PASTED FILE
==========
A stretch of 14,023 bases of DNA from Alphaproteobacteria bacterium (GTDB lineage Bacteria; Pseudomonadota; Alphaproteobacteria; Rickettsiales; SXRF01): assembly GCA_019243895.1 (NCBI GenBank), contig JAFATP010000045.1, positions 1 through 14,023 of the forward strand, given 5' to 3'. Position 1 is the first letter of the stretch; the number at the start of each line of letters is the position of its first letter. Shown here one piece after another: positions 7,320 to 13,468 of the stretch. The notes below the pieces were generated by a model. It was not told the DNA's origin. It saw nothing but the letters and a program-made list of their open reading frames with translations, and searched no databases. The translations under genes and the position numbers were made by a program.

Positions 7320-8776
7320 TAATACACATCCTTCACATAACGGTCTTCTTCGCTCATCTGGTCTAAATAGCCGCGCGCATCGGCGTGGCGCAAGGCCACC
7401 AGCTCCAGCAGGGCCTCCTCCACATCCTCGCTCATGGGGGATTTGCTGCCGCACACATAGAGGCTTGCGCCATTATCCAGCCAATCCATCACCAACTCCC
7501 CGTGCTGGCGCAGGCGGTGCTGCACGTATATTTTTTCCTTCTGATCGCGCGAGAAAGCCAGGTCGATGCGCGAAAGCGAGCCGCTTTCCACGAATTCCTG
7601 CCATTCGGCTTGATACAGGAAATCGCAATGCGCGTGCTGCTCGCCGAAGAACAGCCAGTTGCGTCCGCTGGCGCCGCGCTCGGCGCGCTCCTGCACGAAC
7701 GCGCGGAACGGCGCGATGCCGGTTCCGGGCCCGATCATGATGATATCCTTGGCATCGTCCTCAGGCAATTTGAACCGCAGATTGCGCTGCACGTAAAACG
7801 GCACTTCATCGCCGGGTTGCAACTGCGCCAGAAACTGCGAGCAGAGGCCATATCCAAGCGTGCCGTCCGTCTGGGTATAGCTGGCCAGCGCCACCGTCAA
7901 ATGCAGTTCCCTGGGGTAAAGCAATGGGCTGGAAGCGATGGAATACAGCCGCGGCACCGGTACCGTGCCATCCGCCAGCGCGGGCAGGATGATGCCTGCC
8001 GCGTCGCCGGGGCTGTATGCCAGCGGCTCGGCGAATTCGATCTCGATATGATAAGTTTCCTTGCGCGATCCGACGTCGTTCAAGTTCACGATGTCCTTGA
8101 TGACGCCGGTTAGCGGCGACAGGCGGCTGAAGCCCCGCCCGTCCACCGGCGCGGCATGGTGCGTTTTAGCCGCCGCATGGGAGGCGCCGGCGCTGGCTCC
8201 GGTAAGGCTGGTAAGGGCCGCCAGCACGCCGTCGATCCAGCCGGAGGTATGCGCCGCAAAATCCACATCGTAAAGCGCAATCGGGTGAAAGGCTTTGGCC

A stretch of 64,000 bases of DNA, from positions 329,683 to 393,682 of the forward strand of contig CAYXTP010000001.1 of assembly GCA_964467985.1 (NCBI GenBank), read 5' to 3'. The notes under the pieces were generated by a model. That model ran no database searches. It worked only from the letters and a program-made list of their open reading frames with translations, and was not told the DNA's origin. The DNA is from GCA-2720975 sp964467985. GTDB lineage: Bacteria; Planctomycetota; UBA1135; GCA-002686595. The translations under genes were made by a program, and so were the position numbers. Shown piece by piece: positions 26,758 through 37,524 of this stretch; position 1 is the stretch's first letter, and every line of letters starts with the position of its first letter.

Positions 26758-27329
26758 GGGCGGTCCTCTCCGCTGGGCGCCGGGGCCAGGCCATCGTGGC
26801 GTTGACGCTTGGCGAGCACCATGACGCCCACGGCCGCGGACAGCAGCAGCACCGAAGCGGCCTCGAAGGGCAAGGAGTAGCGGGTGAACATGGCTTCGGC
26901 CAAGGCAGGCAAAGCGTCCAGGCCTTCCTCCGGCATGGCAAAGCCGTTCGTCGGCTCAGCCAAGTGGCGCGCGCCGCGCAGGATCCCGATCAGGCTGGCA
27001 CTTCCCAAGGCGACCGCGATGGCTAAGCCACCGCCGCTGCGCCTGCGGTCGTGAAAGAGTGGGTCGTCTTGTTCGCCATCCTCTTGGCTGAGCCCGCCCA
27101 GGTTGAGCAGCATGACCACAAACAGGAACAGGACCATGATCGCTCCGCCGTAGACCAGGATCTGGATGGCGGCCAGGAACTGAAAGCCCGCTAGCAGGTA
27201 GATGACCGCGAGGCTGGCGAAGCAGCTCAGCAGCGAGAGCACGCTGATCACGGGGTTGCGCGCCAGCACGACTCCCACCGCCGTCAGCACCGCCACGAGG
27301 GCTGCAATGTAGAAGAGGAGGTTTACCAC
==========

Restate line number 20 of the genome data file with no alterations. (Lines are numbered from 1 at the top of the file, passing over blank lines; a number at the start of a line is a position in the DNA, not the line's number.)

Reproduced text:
27201 GATGACCGCGAGGCTGGCGAAGCAGCTCAGCAGCGAGAGCACGCTGATCACGGGGTTGCGCGCCAGCACGACTCCCACCGCCGTCAGCACCGCCACGAGG